Laughter: Medicine for the Soul [Part II]

david

David’s Smile

The healing benefits and power of laughter is not a new idea.  Almost 3,000 years ago Solomon, the King of Israel, wrote the following words in the book of Proverbs:

A joyful heart is good medicine, but a crushed spirit dries up the bones.  Proverbs 17:22

A good laugh, a joke, a little humor is like medicine.  It heals, refreshes, and restores us.  Without it we dry up.  Our spirits are crushed.  We lose hope.

I like this quote from an unknown author, found in an editorial in the New York Tribune:

A good, real, unrestrained, hearty laugh is a sort of glorified internal massage performed rapidly and automatically.  It manipulates and revitalizes corners and unexplored crannies of the system that are unresponsive to most other exercise methods.

I don’t know about you but I could use a little massaging of those unexplored, tired crannies of my soul.  The question is, how do you find joy or laughter when the corners of your life are bone dry and about to crumble?  What do you do do when there doesn’t seem anything to laugh at?

In my last blog I encouraged you to learn how to laugh at yourself.  Today I want to make two more suggestions.

1) Prime the laughter well

When I was growing up our well would sometimes go dry.  In order to get the water flowing again my dad would have to prime the pump.  Laughter is the same way.  One great way to do that is to play games together.  Turn your phones off, shut the TV off, close your computer down, stop sending tweets, don’t check your Facebook or count how many people have read your blog, and pull out a game and play it.

Laughter and play are closely related.  Play brings you together.  It develops community and a shared experience.  When we play together we create the possibility of a mini vacation where we can escape the to do list and just be silly for a few minutes. Here are two great games that are great well primers.

quelfQuelf: One of the most stupid games I have ever played but absolutely hilarious

 

Apples to Apples: A great game any age can play togetherapplestoapples

 

2) Share something funny with someone else.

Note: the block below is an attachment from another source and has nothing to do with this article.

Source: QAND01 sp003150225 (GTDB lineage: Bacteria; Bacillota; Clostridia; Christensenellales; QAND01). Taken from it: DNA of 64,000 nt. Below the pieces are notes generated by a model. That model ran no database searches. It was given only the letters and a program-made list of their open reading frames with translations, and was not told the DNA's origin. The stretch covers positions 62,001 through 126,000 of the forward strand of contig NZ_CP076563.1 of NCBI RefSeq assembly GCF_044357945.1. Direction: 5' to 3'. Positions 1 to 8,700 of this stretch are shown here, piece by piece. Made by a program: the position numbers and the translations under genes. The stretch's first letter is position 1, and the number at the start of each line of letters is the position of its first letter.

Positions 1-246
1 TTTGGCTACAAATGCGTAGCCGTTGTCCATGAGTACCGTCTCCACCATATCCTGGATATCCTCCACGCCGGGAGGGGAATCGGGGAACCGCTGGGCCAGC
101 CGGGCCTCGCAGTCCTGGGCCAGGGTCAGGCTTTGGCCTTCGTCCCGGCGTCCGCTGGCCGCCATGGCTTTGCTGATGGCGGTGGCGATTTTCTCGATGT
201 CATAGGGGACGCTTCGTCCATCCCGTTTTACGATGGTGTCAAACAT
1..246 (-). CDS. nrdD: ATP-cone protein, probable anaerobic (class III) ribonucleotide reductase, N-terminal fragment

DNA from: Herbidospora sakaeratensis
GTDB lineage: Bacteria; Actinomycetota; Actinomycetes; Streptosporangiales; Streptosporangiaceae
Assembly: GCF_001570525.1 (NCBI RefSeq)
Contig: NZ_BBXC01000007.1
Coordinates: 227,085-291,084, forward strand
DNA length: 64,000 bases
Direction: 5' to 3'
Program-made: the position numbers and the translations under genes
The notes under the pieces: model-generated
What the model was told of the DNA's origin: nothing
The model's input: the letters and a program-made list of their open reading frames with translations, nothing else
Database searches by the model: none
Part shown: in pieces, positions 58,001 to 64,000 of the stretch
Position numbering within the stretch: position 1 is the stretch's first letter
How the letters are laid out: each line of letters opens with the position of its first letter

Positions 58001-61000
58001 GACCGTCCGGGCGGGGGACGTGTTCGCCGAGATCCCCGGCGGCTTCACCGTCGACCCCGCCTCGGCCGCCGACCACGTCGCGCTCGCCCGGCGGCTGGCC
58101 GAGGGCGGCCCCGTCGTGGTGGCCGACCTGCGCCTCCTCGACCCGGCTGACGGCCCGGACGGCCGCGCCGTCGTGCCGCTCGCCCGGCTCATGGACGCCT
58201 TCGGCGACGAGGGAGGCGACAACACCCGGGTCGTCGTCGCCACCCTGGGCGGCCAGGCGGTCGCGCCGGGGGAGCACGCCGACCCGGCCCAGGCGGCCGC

May father used to say that cutting and chopping wood warms you twice.  Once when you are cutting and splitting it, and again when you burn it.  Laughter is the same way.  When you are willing to share a silly story about yourself or something that happened to you, you laugh twice.  Once when it happens, and then when you share it.  In fact I find the more I share my stories the more I laugh.  There are stories my kids ask me to share over and over again.  And no matter how many times I share them we laugh as if it were the first time.

One of our favorites is about David finding himself in the house of someone he didn’t know.  David was at a Young Life event and the leaders called to tell us they would bring David home.  After pulling into the driveway they helped David out of the car and into the house.  Once they got him in the door they said goodbye and started driving down the road.  About ten houses down the passenger in the car said, “Oh crap, that’s David’s house!”  I’m not so sure if I spelled crap right.  They went back to the house and found David still standing in the doorway, not moving.  I’m not sure if it was the pit bull growling at him or simply the fact he knew he wasn’t in the right house.  We didn’t hear this story until David’s’ funeral.

So what is something funny you could share with all of us?  Help us to massage and revitalize the corners and unexplored crannies of our souls, and in so doing get a massage yourself.

0 comment on “Laughter: Medicine for the Soul [Part II]

  1. Jen Cohen

    Well said! Sometimes, laughter is the only medicine! And I have to say, that although the picture attached with your posting only showed David’s eyes, my eyes only saw his entire face…the full, laughing smile that, as you well know, radiated to everyone around him! And it reminded me of afternoons with David in the café, being silly, talking about the amazing “Becky (who I didn’t realize I knew til much later!), singing, and talking baseball (a topic in which I was woefully ignorant and of little use in the conversation). Every once in a while, I remember he called me “Genvieve”, pronounced, not with a hard G at the beginning, but with romantic French finesse. I think, perhaps, I will introduce myself as Genvieve from now on….and enjoy the endorphins of laughter and good memories!

  2. davidsrefuge

    Dear Genvieve, I mean Jen,
    Thank you for reminding me of David full and radiating laughter and smile!

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